Using plastic “substantially reduces food waste levels by increasing the lifespan of perishable goods across the supply chain.”

And while paper is “biodegradable, renewable, recyclable, strong, versatile and adaptable, its limits to moisture resistance means its best sustainability asset is also its limitation,” says Arco Berkenbosch, VP at Smurfit Kappa. “Other water-resistant materials, like glass and steel, cannot replace all plastic applications. It is clear that plastic will continue to have a role in packaging until new materials can be developed.”

’There’s a lot of really interesting innovation happening right now but it needs investment and focus’

Not only that, but “removing plastic from manufacturing, a material which ensures food remains edible for a longer period of time, would create a huge amount of wastage within food production carbon cycles,” adds Carvell.

Kate Cawley, director at Veris, says successfully tackling plastic will come from “moving forward, instead of looking backwards to old technologies.”

She says the government should introduce “new producer responsibility systems across the entire value chain”, “increase education and positivity in consumer behaviour” and encourage “industry-led collaboration to develop a closed-loop recycling system whereby plastic waste is reintroduced into the food production supply chain instead of sending it overseas . It’s “really important to look at confronting plastic waste using methods within our current capabilities,” she adds. “Investment would be better spent on developing our infrastructure towards a more circular solution, rather than bridging the gap by moving to latent systems or materials”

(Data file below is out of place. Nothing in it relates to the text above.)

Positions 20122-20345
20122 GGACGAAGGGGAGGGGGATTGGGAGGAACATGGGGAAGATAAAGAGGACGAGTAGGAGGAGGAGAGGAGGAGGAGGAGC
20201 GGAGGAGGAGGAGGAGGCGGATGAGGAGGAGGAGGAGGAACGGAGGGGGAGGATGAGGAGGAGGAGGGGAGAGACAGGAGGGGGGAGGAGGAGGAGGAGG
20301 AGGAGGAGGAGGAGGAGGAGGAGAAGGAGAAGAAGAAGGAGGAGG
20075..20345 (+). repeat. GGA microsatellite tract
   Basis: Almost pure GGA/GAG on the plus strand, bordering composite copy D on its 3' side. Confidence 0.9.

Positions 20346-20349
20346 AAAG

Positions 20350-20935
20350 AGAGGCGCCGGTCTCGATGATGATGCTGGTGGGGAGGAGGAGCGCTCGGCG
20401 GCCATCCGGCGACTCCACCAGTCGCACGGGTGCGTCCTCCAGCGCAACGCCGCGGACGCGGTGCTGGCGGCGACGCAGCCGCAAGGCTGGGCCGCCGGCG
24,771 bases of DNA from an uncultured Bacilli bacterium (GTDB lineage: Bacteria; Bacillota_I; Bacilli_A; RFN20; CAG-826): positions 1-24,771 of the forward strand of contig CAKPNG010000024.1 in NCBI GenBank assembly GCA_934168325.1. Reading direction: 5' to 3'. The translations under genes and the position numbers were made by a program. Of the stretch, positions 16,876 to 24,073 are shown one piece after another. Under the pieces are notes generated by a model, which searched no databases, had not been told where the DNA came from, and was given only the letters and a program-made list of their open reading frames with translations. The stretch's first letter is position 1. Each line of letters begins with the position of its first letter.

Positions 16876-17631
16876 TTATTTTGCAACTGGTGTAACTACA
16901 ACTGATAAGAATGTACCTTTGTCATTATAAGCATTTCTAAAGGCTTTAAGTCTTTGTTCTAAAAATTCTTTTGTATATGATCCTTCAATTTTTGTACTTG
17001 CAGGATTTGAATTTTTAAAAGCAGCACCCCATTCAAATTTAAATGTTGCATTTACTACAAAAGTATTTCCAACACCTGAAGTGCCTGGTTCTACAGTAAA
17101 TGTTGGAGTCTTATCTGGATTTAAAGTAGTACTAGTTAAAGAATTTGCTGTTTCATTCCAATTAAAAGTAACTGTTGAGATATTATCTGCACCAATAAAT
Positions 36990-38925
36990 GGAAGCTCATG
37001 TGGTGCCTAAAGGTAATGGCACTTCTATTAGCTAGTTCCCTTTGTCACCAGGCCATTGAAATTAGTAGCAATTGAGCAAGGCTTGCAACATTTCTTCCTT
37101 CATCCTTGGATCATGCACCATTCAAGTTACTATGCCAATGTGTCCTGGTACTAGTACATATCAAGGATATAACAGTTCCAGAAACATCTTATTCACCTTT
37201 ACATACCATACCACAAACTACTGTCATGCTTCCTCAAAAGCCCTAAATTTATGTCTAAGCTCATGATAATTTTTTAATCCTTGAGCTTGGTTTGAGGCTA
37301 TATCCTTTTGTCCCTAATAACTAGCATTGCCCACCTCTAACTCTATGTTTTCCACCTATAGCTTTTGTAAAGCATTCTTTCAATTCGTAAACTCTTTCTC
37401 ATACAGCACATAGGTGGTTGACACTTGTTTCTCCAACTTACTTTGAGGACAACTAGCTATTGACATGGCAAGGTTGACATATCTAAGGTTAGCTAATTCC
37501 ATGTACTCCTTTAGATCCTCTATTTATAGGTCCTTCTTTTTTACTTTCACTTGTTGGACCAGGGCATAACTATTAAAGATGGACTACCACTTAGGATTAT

And while there “is viability to introduce these materials into the UK food production industry, it won’t be worthwhile until the foundations to support these types of materials are in place. Biodegradable plastics are exciting and will become extremely useful materials, but it’s crucial to focus investment on recycling infrastructure before we look to introduce these products into the supply chain.”

That’s something the BPF agrees with. “The issue really to focus on is what we do with plastic after it has been used,, and we are committed to helping improve recycling and reducing plastic waste,” it says.

“We want to reduce plastic waste so we leave the environment in a better place for future generations to enjoy. Our ambition as an industry is clear: any material that can be only used once, whether derived from plastic or anything else, has no place in the future and should be reduced.”

Clearly there is no quick fix to the endemic issue of our longstanding love/hate relationship with plastic. But it’s equally clear that the process to improve the situation is at least underway. And if the industry rises to the challenge it’s only going to speed up.